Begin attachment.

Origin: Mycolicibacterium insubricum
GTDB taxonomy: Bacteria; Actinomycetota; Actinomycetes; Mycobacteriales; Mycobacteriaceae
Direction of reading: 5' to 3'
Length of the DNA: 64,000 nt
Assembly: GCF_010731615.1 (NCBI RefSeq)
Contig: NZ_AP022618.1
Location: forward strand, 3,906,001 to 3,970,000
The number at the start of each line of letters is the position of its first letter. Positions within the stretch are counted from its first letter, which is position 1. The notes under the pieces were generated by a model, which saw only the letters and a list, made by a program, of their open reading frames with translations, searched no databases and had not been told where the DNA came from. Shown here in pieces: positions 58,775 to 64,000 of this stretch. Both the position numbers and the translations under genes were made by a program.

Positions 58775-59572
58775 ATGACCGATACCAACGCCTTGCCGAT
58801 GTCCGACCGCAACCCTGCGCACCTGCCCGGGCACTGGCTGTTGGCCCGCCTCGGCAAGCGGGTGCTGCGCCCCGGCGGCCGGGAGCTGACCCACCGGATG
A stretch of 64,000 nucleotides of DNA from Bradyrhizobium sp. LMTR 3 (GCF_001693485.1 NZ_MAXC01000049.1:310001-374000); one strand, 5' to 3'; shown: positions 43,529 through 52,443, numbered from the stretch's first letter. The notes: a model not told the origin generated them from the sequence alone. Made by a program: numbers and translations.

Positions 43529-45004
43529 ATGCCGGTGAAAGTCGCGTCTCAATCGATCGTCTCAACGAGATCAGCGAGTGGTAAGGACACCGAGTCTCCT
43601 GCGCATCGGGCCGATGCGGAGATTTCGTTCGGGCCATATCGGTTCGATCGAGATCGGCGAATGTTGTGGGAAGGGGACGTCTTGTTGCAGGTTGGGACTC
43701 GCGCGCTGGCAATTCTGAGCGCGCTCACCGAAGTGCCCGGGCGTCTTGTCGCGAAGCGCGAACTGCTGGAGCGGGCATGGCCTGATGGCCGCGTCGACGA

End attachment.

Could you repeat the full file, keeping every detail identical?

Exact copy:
Origin: Mycolicibacterium insubricum
GTDB taxonomy: Bacteria; Actinomycetota; Actinomycetes; Mycobacteriales; Mycobacteriaceae
Direction of reading: 5' to 3'
Length of the DNA: 64,000 nt
Assembly: GCF_010731615.1 (NCBI RefSeq)
Contig: NZ_AP022618.1
Location: forward strand, 3,906,001 to 3,970,000
The number at the start of each line of letters is the position of its first letter. Positions within the stretch are counted from its first letter, which is position 1. The notes under the pieces were generated by a model, which saw only the letters and a list, made by a program, of their open reading frames with translations, searched no databases and had not been told where the DNA came from. Shown here in pieces: positions 58,775 to 64,000 of this stretch. Both the position numbers and the translations under genes were made by a program.

Positions 58775-59572
58775 ATGACCGATACCAACGCCTTGCCGAT
58801 GTCCGACCGCAACCCTGCGCACCTGCCCGGGCACTGGCTGTTGGCCCGCCTCGGCAAGCGGGTGCTGCGCCCCGGCGGCCGGGAGCTGACCCACCGGATG
A stretch of 64,000 nucleotides of DNA from Bradyrhizobium sp. LMTR 3 (GCF_001693485.1 NZ_MAXC01000049.1:310001-374000); one strand, 5' to 3'; shown: positions 43,529 through 52,443, numbered from the stretch's first letter. The notes: a model not told the origin generated them from the sequence alone. Made by a program: numbers and translations.

Positions 43529-45004
43529 ATGCCGGTGAAAGTCGCGTCTCAATCGATCGTCTCAACGAGATCAGCGAGTGGTAAGGACACCGAGTCTCCT
43601 GCGCATCGGGCCGATGCGGAGATTTCGTTCGGGCCATATCGGTTCGATCGAGATCGGCGAATGTTGTGGGAAGGGGACGTCTTGTTGCAGGTTGGGACTC
43701 GCGCGCTGGCAATTCTGAGCGCGCTCACCGAAGTGCCCGGGCGTCTTGTCGCGAAGCGCGAACTGCTGGAGCGGGCATGGCCTGATGGCCGCGTCGACGA